Horse Welfare in the UK and what we do to help
There are an estimated 847,000 Equines in the UK and each and every one of them deserves a life worth living.
At Hope Pastures we aim to reach as many Equines as possible with the resources we have and try to improve the quality of life of each and every horse we meet.
This is such a huge task, and can be daunting, frustrating, incredibly sad and emotionally challenging. It is also one of our largest costs.But, for those animals we do reach and change their worlds, every second is worth it.
Sometimes, this may be something as simple as a kind word and some affection, as we are restricted by the law and monitoring is our only option. But we will always do everything in our capacity to improve the lives of all the horses we meet.
In recent years, Yorkshire has remained one of the most concentrated areas for equine neglect, abuse and abandonment. West Yorkshire is a hot spot for equine welfare issues- Hope Pastures are therefore in a unique position to access those in need of help as much as possible.
These horses,ponies and donkeys are very close to home and need our help.But, we can’t do what we do without your support!
For simplicity we will use the name ‘horse’ to apply to all Equidae-including Donkeys, Ponies, Hinnies, Mules and their Hybrids.
How to recognise and report a horse welfare concern.
Horses are usually tough, hardy outdoor animals but every one requires his/her basic needs to be met under the Animal Welfare Act 2006.
The main components of this law to apply to horses are based on the:
Here we have listed the Five Freedoms and added our own description of what it can mean.
Freedom from hunger and thirst:
For horses, this can be in the form of grass and edible hedgerows in fields, hay/haylege and bucket feed as an additional source of nutrients. Fresh,clean drinking water should be available at all times (This includes tethered horses, however if this is not possible for practical reasons, tethered horses should be offered fresh drinking water by their owner at regular intervals throughout the day.)
Freedom from discomfort:
By providing an appropriate environment including shelter and a dry, comfortable resting area. For horses this can be a hardstanding area with suitable hedgerows/trees as natural shelter, a field shelter or stable with clean, dry bedding material or dry soft ground.
Freedom from pain, injury or disease:
For horses this includes prompt recognition and treatment of any ailments or injuries and by prevention of these ailments and injuries by diligent care and daily checks. This can be by ensuring all equipment and tackle is in working order and comfortably fitting, that a qualified veterinarian, dentist or farrier is contacted promptly should a condition be recognised, and that routine care such as worming,vaccination, dentistry and farriery are in place.
Freedom to express normal behaviour:
For horses this should mean offering sufficient space on a daily basis for at the very least 2 hours (unless advised otherwise by a veterinarian) for exercise and freedom of movement, social interaction with other equines, the ability to display natural behaviours such as rolling, mutual grooming, grazing, browsing and playing.
Freedom from fear and distress:
Horses should never be put in a situation where they receive physical abuse at the hands of any humans or are at risk of attack from other animals, including other equines. This could be by human handlers using positive punishment as a training method, being forced to share a space with another animal which could harm the equine, or worked to the point of physical exhaustion.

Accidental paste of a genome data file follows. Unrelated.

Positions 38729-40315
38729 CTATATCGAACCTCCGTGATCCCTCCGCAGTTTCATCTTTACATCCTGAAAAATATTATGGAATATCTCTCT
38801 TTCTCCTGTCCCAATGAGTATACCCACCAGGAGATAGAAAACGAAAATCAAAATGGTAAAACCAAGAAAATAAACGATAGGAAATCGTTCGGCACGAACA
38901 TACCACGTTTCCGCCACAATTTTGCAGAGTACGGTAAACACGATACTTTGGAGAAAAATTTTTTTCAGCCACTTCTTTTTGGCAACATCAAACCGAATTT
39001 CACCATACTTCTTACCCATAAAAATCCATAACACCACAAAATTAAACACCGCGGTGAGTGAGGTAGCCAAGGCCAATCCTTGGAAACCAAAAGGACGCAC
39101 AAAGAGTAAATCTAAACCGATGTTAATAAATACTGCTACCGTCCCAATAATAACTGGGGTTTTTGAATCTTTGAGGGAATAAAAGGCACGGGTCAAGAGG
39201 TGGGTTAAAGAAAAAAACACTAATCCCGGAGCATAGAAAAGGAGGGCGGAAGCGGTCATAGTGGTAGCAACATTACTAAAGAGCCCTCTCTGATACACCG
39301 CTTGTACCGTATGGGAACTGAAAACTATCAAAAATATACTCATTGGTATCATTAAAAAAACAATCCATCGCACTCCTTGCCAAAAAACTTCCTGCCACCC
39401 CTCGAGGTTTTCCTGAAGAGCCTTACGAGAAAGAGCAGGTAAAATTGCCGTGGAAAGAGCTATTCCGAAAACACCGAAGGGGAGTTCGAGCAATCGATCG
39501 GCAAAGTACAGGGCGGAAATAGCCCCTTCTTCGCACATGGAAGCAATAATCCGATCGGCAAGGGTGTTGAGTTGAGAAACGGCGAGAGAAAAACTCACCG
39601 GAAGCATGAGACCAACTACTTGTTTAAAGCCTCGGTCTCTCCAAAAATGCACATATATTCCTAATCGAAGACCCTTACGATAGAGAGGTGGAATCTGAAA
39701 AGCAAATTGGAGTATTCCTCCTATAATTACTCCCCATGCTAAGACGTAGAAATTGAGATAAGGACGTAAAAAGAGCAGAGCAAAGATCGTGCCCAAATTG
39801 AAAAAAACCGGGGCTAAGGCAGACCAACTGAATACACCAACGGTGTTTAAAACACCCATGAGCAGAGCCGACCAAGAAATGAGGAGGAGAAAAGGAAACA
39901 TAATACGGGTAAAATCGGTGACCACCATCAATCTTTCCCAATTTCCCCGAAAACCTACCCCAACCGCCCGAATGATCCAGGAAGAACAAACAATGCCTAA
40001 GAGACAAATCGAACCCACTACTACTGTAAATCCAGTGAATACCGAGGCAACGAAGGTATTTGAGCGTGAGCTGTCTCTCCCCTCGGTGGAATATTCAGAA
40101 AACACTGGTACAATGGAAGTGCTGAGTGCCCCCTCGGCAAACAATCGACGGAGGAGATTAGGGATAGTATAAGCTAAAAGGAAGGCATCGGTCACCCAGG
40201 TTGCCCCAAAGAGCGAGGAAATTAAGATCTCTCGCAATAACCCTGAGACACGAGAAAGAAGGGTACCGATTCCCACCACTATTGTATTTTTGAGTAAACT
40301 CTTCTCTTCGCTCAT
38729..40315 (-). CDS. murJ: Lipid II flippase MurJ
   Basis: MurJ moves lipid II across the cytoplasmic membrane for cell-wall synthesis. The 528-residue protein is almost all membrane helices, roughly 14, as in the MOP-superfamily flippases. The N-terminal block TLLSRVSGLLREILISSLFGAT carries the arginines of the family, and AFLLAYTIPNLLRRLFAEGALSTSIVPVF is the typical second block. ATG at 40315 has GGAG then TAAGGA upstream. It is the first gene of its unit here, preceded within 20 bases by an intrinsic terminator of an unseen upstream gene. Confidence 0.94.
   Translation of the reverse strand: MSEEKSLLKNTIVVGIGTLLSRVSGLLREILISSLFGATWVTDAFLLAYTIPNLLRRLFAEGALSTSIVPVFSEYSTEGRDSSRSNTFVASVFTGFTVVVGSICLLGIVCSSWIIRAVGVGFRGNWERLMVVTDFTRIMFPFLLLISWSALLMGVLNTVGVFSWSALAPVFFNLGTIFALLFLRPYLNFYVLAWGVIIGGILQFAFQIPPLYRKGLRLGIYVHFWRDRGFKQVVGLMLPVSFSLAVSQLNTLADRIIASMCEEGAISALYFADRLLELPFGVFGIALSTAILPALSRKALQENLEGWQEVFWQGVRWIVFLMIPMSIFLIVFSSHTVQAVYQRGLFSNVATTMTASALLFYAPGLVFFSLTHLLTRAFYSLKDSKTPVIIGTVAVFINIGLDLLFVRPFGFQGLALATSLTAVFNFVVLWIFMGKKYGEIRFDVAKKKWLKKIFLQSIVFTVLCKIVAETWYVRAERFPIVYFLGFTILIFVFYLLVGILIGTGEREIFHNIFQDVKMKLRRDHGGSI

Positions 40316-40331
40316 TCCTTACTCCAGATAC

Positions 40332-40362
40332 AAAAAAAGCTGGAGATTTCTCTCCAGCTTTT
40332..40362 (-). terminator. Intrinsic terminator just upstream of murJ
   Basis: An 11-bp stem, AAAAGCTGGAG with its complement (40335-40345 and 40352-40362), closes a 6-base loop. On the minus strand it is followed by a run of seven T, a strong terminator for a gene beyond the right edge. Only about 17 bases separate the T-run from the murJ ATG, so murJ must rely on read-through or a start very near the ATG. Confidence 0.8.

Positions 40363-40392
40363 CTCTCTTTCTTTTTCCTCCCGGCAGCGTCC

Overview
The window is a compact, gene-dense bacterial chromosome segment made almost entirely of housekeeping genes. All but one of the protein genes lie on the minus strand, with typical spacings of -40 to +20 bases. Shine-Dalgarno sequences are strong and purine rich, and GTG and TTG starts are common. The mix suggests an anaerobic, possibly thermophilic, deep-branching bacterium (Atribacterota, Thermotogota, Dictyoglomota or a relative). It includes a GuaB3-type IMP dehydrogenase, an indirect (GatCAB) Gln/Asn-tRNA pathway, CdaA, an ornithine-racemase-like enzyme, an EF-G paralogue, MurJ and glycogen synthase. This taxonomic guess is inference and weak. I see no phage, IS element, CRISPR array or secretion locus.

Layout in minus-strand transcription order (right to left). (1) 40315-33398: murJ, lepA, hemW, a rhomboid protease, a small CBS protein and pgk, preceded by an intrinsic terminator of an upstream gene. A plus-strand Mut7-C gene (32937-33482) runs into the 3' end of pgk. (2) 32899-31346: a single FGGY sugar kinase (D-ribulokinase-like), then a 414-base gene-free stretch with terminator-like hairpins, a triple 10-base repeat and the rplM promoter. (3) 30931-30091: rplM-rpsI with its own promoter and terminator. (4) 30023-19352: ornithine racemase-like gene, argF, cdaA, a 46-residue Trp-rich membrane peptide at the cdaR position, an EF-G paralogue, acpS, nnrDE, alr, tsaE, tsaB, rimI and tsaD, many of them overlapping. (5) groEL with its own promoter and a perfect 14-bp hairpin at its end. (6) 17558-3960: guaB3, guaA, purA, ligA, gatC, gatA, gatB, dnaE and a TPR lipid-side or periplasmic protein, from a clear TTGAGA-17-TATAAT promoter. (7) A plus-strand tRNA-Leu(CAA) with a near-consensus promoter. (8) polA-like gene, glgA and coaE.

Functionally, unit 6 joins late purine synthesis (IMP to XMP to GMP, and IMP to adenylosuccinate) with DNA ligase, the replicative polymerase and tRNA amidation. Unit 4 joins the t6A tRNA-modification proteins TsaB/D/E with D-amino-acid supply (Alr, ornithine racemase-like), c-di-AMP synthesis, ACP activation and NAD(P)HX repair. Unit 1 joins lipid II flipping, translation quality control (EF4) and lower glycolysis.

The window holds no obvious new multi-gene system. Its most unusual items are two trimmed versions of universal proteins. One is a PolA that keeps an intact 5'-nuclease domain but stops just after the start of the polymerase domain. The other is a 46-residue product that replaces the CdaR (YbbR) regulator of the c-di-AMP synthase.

When to seek help for a horse, pony or donkey you are concerned about.
Tethered Horses, Ponies or Donkeys
We receive calls almost every day from members of the public who are concerned about tethered horses.
We do not believe that tethering horses is a viable or humane method of keeping a horse as more than a temporary measure because, by its nature, it denies the horse of the five freedoms as described above.
However, tethering is not Illegal in itself and can be a useful temporary solution for some horse owners.
If codes of practice supplied by DEFRA are followed, many tethered horses are likely to have more freedom of natural behaviour and greater space than stabled horses for example.
However, they may be more at risk from harm by dog attacks, unwanted attention from people, being fed unsuitable foods by well meaning people and the extremes of cold and heat.
You have seen a tethered horse and want to help-what to look out for.
Is the horse tangled or trapped?
Horses should never be tethered to a tree or pole which would allow them to become entangled. They should be tethered to a metal peg in the ground which gives enough clearance of the chain not to become wrapped around the peg.
A fully rotating swivel clip to prevent the chain from becoming twisted around itself should be on either end of the chain too.
Is the horse able to move freely?
The chain should be 20 ft long at least to allow freedom of movement.
Are they tethered comfortably and free from harmful restraints?
A comfortably fitting leather ‘tethering strap’ and leather headcollar should be used.
Nylon headcollars, seat belt type materials, rope,baler twine or similar are unsuitable and can cause abrasions or become embedded into the flesh.
Are they able to seek shade and shelter?
Horses should be tethered close to natural or man made shelter to enable them to access this in extreme weather, but safely enough to avoid entanglement. In windy weather they can be tethered at the base of a hill or ridge on suitably safe, level ground.
Are they safe from harm and from causing harm?
They should not be tethered too close to a road, path or highway which would allow them to become a danger to themselves, pedestrians or motorists.
They should be tethered in an area free from debris,litter or other hazards.
Are they in acceptable health?